Pete Williams, neurobiology
Pete Williams, Ph.D., joined the laboratory of Simon John, Ph.D. in 2012. In the John lab, Williams was researching how to protect the optic nerve from changes in intraocular pressure caused by glaucoma, which would offer hope to patients suffering from gradual, irreversible vision loss. He left JAX in 2018 to advance his career at Sweden’s Karolinska Institutet.
What will you be doing at Karolinska?
(PW): Assistant Professor in Medical Sciences in the Dept. of Clinical Neuroscience, Section of Eye and Vision research based at S:t Eriks Ögonsjukhus (St. Erik Eye Hospital). My work will be targeting neuronal metabolism and neuronal mitochondria for neuroprotection in neurodegenerative diseases, with an initial focus on glaucoma. The goal-term aim of my lab is to develop clinically translatable neuroprotective strategies by studying the neurobiology of complex diseases.
What will be your biggest challenge in your position at Karolinska?
Apart from the obvious running my own lab(!) — hiring, grant writing in a new system (Some of which will be in Swedish. I don't speak Swedish. Most of the grants are in English, but the lay-person descriptions are in Swedish), wrestling with Stockholm's fierce housing market, making sure I continue to deliver the high level of science that I have been working on here at JAX.
Is there one thing in particular you did while you were at JAX that helped you advance your career?
BIG publications. Although not the only thing, having a paper in Science really propelled me forward. I also started making connections 12 months before I started applying for jobs to make sure I was on peoples' radar. Practically, learning genetics and molecular mechanisms from , and self teaching (plus some help from computational sciences) of RNA-seq analysis and R really helped.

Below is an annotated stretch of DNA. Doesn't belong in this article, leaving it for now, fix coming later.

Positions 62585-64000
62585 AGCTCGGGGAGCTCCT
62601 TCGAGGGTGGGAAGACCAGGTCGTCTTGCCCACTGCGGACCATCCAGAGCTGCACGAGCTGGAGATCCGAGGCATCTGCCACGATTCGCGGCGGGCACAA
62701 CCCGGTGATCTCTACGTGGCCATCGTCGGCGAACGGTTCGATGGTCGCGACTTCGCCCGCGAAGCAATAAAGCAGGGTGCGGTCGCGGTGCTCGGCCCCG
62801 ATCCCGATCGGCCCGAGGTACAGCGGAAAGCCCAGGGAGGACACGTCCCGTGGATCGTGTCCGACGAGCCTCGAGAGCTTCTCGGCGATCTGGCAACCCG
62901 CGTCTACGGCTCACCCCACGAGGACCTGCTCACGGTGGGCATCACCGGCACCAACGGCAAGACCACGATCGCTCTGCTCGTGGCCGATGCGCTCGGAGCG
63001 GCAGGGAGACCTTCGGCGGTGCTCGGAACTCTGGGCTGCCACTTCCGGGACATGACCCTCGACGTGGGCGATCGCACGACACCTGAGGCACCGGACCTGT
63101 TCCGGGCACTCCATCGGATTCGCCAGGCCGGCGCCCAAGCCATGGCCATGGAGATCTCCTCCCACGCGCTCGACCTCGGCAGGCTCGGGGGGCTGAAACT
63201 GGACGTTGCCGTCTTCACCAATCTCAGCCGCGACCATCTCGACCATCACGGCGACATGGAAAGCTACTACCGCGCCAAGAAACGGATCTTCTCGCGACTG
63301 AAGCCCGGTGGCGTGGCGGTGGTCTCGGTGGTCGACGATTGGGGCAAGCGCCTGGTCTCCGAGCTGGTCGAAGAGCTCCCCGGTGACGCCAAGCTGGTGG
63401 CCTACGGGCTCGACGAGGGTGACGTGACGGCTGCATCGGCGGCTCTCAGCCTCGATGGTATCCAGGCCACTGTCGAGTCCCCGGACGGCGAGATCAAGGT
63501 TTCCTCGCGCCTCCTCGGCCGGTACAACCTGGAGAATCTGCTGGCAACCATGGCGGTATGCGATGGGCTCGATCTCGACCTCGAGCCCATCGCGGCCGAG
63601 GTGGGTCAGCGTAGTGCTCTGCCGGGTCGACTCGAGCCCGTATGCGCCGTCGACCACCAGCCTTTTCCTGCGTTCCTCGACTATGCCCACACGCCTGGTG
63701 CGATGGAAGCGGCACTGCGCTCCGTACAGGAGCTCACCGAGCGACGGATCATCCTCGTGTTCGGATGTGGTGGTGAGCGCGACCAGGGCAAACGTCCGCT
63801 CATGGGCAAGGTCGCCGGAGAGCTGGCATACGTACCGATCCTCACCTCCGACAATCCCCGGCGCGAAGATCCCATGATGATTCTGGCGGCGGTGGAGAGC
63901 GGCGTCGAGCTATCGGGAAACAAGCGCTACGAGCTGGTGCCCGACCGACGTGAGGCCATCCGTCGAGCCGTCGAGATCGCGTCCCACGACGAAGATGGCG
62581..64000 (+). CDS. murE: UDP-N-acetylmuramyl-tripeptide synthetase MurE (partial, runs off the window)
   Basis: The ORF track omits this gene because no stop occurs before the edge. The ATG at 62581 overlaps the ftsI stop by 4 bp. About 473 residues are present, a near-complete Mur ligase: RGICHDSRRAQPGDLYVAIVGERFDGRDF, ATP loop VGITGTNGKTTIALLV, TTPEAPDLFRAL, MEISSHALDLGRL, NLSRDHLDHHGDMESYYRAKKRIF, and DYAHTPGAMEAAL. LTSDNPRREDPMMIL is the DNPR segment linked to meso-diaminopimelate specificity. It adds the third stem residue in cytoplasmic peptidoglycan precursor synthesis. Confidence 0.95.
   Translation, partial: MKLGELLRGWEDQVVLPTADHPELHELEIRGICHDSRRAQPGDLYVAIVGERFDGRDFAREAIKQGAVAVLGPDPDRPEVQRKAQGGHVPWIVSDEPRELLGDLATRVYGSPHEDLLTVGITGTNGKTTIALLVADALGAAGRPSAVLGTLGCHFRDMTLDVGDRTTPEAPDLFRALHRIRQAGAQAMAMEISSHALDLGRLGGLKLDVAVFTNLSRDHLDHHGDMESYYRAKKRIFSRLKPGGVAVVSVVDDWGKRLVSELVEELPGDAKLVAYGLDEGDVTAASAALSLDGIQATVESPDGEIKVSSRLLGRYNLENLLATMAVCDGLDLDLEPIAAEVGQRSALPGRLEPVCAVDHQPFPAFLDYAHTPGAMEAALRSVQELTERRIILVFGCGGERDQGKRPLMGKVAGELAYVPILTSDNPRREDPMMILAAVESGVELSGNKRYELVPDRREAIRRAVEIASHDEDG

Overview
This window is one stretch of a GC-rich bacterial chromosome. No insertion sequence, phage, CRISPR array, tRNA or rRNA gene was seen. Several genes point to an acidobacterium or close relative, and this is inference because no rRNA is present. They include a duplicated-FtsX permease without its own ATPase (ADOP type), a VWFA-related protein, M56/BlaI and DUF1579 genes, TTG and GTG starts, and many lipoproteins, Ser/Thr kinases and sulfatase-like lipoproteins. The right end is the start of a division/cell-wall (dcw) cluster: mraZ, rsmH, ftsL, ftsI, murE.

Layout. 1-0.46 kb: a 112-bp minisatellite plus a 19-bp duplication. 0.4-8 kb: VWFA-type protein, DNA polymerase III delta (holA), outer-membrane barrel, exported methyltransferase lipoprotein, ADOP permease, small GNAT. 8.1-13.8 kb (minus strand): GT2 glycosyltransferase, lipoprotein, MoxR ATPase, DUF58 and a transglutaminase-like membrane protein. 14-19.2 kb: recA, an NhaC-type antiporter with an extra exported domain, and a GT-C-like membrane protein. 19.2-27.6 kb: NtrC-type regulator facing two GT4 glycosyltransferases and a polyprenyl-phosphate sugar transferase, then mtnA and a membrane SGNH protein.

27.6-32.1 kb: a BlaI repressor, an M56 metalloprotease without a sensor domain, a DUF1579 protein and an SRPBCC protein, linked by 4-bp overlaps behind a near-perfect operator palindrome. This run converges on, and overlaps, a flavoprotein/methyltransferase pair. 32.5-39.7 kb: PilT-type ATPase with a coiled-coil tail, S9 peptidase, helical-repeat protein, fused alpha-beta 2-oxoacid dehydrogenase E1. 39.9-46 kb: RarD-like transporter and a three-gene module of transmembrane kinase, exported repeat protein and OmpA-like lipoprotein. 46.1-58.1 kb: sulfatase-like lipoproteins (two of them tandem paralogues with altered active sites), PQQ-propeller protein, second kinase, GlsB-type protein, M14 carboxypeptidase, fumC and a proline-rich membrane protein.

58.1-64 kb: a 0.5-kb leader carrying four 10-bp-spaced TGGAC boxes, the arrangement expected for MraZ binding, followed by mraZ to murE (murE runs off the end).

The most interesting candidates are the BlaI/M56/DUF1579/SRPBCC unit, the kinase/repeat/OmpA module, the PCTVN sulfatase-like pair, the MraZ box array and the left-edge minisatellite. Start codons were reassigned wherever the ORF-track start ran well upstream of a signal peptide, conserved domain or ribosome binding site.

What advantages do you think researchers at JAX have over those at other institutions?
, , supplemented everything through the commercial aspect of JAX, free surplus mice, free breeding trios of mice you might need, a small, informative, and informal atmosphere that makes it easy to chat and collaborate internally, internal . If you want to learn to use mammalian genetics to think about disease mechanisms, JAX is the place to do it.
What will you miss most about JAX after you leave?
Obviously people in and my friends, certain exemplars in the scientific services (a few names spring to mind), easy access to mice and facilities, the beautiful surroundings, going to the NRB tower to look over BH and the islands. JAX is growing from strength to strength esp. with the , and hiring . It will be sad not to be here to see how it all develops over the next few years, but I'll keep an eye on it!